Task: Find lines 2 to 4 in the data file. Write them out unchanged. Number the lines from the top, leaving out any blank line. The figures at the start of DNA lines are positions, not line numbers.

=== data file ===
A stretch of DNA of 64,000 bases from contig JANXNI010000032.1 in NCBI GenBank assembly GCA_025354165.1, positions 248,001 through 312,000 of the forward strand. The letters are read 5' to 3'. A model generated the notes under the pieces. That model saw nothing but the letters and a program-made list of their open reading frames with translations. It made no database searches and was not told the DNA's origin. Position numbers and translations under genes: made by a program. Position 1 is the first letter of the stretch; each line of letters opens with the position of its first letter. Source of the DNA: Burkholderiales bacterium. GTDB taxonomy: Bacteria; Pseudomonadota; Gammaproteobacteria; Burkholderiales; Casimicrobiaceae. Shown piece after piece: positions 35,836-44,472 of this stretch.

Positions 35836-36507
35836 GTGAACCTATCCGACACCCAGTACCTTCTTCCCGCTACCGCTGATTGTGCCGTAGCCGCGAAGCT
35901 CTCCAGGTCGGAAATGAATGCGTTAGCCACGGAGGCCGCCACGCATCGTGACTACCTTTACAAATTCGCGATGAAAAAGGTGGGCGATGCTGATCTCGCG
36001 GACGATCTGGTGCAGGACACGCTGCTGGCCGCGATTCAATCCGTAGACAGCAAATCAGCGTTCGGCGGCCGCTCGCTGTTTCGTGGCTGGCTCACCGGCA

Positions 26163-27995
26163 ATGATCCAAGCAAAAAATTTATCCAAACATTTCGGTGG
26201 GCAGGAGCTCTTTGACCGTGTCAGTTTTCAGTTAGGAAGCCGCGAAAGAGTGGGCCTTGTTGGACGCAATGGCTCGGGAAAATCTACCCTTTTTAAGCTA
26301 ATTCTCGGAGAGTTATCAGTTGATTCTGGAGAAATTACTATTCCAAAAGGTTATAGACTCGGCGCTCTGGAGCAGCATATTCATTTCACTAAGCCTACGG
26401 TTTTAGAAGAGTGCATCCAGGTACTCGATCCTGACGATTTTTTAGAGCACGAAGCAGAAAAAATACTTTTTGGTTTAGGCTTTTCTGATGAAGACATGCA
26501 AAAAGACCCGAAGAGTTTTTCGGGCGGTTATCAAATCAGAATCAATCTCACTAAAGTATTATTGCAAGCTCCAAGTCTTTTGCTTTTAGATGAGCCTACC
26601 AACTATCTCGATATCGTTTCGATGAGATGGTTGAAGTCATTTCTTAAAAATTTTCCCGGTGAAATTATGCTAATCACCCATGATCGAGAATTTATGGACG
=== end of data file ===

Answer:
Positions 35836-36507
35836 GTGAACCTATCCGACACCCAGTACCTTCTTCCCGCTACCGCTGATTGTGCCGTAGCCGCGAAGCT
35901 CTCCAGGTCGGAAATGAATGCGTTAGCCACGGAGGCCGCCACGCATCGTGACTACCTTTACAAATTCGCGATGAAAAAGGTGGGCGATGCTGATCTCGCG